•   Ben Koflach reacted to this post about 3 years ago
    Rodders line up outside the wonderfully preserved Horsted Keynes railway station, where full use was made of the coal fire.

    Rad cowl shows traces of filled cap hole.
    Panels removed to provide access to fan.
    Resisting the urge for an impromptu race at Dungeness.
    Brake woes are now sorted.

    / #Ford-Roadster / #Ford / #1932
    Run by Julian Balme
    Owned since May 2014
    Total mileage unknown
    Miles since March
    2015 report 612
    Latest costs nil.

    RODDERS HEAD FORTHE COAST

    The last time that I wrote about the ’1932, I had just taken part in the VSCC’s Pomeroy Trophy. That marked the start of an eventful year with the car, particularly during the months that are optimistically regarded as British summertime.

    Maintenance was kept to a bare minimum but I did replace the electric fan. The task was more involved than with a normal car, but far more rewarding because of the Ford’s simple construction – and the fact that I found a replacement unit sitting on a shelf in the garage, already paid for. There are not many vehicles that require half the front sheet-metal removing in order to access the rear of the rad, though. I was tickled during the process to find the original grille shell – a rare and prized item – had been filled where the radiator cap had been. A textbook example of the customiser’s art.

    When turned into a hot rod, the roadster was built with long trips, comfort and economy in mind rather than outright speed. As a result, it makes all the wrong noises but is more than content to visit Sainsbury’s – as it has on occasion.

    I mentioned in my first report on the Ford that it was very much a bereavement purchase and subsequently, as a way of acknowledging my wife Karen’s passing, I’ve found myself organising an annual reliability run for the closest of chums.

    Last year we spent a weekend in the Cotswolds visiting places of automotive and cultural interest, ranging from Tim Dutton’s Bugatti haven to the Compton Verney art gallery.


    This year, we headed off to the south coast and rented a beach house in Winchelsea. From there, we undertook a similarly scenic and even greater culinary loop of the East Sussex countryside. Our ‘ultimate man-cave’ was CKL, just outside Battle, where Ben Shuckburgh kindly gave up his Saturday morning to show us some of the amazing kit being worked on and stored there. The seductive array of Jaguars went down well but it was a race-prepped Allard J2 that got the greatest scrutiny from the rodders, to whom the combination of Cadillac speed equipment and ’40s Ford components was all too familiar.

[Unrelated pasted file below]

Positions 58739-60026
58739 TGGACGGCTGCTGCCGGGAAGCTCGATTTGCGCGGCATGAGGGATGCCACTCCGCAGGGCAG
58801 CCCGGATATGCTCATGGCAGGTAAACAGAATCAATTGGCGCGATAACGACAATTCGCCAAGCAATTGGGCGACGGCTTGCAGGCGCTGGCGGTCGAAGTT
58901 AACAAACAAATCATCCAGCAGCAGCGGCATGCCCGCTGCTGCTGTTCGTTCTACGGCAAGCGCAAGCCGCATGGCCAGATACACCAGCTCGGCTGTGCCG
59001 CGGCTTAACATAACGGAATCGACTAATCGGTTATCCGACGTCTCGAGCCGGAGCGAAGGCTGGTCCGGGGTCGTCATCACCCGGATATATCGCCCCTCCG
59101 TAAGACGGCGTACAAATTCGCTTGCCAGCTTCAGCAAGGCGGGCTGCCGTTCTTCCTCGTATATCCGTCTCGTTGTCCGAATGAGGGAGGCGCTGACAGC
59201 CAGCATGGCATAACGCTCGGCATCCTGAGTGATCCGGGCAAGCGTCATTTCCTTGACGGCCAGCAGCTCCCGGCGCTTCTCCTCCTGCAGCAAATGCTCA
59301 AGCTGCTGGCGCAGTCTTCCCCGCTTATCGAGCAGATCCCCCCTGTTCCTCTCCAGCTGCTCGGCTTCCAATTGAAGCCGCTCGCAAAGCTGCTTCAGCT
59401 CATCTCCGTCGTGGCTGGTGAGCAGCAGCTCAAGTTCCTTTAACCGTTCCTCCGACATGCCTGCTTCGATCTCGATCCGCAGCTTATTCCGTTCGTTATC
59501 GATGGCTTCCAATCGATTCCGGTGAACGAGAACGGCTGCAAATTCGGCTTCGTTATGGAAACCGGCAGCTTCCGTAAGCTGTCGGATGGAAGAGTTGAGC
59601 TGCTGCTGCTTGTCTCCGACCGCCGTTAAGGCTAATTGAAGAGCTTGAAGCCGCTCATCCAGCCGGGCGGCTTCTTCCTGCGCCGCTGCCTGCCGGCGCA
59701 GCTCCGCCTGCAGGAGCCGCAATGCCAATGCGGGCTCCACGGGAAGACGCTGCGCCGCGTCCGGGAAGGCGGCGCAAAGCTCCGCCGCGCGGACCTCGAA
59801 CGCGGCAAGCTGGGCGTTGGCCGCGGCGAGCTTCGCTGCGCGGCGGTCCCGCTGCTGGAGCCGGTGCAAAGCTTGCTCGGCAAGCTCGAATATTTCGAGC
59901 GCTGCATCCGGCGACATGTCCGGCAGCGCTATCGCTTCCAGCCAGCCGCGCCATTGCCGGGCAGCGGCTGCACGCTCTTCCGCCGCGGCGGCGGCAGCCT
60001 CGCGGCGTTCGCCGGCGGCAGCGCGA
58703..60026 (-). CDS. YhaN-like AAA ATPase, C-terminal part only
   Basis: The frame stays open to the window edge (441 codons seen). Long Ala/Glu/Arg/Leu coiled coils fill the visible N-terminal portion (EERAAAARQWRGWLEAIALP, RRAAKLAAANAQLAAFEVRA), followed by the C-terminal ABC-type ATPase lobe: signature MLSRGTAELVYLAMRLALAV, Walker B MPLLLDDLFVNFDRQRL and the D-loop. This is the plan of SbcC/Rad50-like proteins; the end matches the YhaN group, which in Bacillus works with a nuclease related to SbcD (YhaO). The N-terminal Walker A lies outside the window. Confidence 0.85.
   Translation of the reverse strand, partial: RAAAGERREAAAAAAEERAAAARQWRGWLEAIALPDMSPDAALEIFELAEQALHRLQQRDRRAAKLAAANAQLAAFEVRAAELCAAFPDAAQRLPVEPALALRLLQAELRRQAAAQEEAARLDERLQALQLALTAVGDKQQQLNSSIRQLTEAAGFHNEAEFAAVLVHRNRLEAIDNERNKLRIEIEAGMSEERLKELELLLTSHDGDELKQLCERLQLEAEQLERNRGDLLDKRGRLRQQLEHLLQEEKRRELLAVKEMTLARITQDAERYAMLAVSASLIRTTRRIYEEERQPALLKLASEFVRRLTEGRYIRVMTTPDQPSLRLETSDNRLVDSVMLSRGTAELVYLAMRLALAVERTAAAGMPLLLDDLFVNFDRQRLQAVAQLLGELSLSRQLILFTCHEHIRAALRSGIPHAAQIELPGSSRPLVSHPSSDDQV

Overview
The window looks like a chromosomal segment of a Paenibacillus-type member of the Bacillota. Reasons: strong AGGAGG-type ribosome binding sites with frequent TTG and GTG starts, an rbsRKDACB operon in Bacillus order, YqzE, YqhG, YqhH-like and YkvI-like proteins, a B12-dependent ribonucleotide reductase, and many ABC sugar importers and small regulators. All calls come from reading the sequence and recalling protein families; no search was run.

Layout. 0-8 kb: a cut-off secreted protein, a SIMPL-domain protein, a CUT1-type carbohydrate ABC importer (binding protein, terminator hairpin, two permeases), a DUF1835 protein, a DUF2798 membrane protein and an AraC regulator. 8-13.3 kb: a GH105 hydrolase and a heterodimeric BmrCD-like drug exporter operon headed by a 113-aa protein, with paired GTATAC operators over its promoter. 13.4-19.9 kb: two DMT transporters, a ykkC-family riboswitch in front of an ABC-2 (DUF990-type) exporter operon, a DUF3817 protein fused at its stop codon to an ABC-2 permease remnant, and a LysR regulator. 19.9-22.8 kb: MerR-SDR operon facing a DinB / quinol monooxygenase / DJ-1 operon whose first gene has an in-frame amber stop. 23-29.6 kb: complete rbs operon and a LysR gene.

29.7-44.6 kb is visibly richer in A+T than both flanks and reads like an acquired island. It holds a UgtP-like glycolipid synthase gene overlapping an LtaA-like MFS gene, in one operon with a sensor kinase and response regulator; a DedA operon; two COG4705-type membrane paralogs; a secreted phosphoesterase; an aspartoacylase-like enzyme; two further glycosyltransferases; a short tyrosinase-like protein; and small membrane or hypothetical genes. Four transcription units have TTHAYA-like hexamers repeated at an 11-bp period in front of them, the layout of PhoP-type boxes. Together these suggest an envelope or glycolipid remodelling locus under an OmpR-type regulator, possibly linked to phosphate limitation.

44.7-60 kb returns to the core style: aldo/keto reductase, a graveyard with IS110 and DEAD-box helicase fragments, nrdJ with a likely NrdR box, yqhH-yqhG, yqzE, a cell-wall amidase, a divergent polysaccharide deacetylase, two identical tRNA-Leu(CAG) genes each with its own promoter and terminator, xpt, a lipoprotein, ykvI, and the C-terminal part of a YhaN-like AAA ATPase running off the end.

By sticking to back roads, we managed to avoid the traffic, our convoy being greeted surprisingly enthusiastically by the occasional dog walker or horse rider along the way. Ironically, one of the only cars we encountered on the country lanes was driven by E-type guru Henry Pearman of Eagle GB.

    The route took us up to Horsted Keynes station on the Bluebell Railway, where we were warmly welcomedby the volunteers running the heritage steam line, although the waiting-room coal fire was even more popular with us. By the time that we returned to the coast, we had chalked up about 80 stress-free miles with no major issues. The other four cars making up the run would all be heading off to Pendine for the Vintage Hot Rod Association’s annual blast six weeks later, so for them it was a welcome shakedown. As for me, I was trying to find out why I had an increasingly spongy brake pedal.

    Confidence in the ability to stop being far from overrated in a car with automatic transmission, my mate Steve and I hastily bled the system before heading out the next morning. The result was a much firmer pedal and it started to deteriorate only after our Sunday visit to Dungeness and during the slog back to London.

    Closer inspection in the comfort of my own garage revealed that the nearside front flexible hose was not only twisted where it met the caliper, but was also rubbing on one of the trailing arms. On taking the braided pipe off, I had to remove a small L-shaped steel line attached to it as well as a union mounted to the chassis. At first I thought that in my usual hamfisted way I had snapped the pipe but, as I looked closer, I couldn’t find any traces of a flared end. The pipe had been interference fitted into the union adjoining the flexible line!

    Colin Mullan made me a new copper line and a trip to Think Automotive, which is just around the corner from him, provided two new flexible pipes for both sides of the front end. I’ve yet to find time to fit them, but once done summer might finally have arrived.
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